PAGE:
Women who used a cleaning solvent while making computer chips at two IBM plants suffered a higher rate of miscarriages than co-workers, according to a Johns Hopkins University study.
The study, commissioned by IBM and released this week, found that women with the greatest exposure to substances with a base of ethylene glycol ether, or EGEs, suffered 2.8 times more miscarriages than workers who had no exposure.The computer chips are made in "clean rooms," where air is filtered and workers wear coveralls to reduce contamination.
Researchers from Hopkins' School of Public Health studied 561 pregnancies from 1980 through 1989 among employees at IBM's Burlington, Vt., and East Fishkill, N.Y., plants.
Those who worked extensively with EGEs suffered miscarriage rates of 33 percent, while those who had moderate exposure to the solvent had miscarriage rates of 18.9 percent. Women who did not work with the chemical had miscarriage rates of 14.9 percent, said Dr. Ronald Gray, a Johns Hopkins professor.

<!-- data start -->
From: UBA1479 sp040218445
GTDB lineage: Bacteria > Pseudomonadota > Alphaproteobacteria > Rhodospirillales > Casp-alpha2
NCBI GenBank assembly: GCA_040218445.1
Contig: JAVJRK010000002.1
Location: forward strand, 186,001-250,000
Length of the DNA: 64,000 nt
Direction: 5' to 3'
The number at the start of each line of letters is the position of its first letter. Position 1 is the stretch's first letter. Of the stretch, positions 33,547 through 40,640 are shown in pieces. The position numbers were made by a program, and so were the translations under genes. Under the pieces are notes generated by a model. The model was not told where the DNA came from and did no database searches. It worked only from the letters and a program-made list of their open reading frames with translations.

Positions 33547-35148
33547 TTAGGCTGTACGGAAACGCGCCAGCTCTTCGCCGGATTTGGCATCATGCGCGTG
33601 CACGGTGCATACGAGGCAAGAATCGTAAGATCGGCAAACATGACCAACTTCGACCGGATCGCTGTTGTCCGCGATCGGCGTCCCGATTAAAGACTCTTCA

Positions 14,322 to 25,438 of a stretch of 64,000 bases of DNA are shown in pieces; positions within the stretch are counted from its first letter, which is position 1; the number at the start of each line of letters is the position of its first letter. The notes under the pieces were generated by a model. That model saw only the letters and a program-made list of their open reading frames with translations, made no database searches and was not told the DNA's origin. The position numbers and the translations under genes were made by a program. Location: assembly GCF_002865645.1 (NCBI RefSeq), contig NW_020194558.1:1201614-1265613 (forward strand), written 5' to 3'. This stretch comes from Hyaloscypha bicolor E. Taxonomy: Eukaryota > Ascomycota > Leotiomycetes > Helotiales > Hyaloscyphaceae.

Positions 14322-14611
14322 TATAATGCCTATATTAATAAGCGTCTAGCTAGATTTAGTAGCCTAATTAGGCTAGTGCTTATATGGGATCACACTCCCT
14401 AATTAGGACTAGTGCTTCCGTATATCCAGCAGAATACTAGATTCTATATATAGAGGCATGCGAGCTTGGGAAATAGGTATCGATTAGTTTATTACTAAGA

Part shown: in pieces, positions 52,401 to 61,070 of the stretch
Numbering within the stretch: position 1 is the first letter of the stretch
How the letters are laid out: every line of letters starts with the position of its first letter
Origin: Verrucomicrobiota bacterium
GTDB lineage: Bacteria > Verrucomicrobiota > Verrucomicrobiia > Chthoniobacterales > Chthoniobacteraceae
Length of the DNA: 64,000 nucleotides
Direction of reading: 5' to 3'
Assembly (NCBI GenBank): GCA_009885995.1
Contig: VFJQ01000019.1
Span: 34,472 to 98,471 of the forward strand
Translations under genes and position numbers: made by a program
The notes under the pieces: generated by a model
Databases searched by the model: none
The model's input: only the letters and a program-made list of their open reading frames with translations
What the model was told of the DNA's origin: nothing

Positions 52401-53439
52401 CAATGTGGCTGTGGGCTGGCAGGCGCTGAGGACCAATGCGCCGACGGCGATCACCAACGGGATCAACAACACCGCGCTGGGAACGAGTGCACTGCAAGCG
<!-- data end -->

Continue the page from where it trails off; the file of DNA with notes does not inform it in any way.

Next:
A second study from 1989 to 1991 found 21 miscarriages among 48 pregnant employees not exposed to the solvent, compared with 27 miscarriages among 44 pregnant clean room workers, six of whom were exposed.
The Hopkins findings are consistent with previous studies that identified EGEs as a possible cause of miscarriages, Gray said.
IBM plans to phase out the chemical by the end of 1994, according to Janet Carnegie, an IBM spokeswoman in Armonk, N.Y.
Ethylene glycol compounds are used in printing, paint manufacturing and cleaning applications in much larger quantities, Gray said.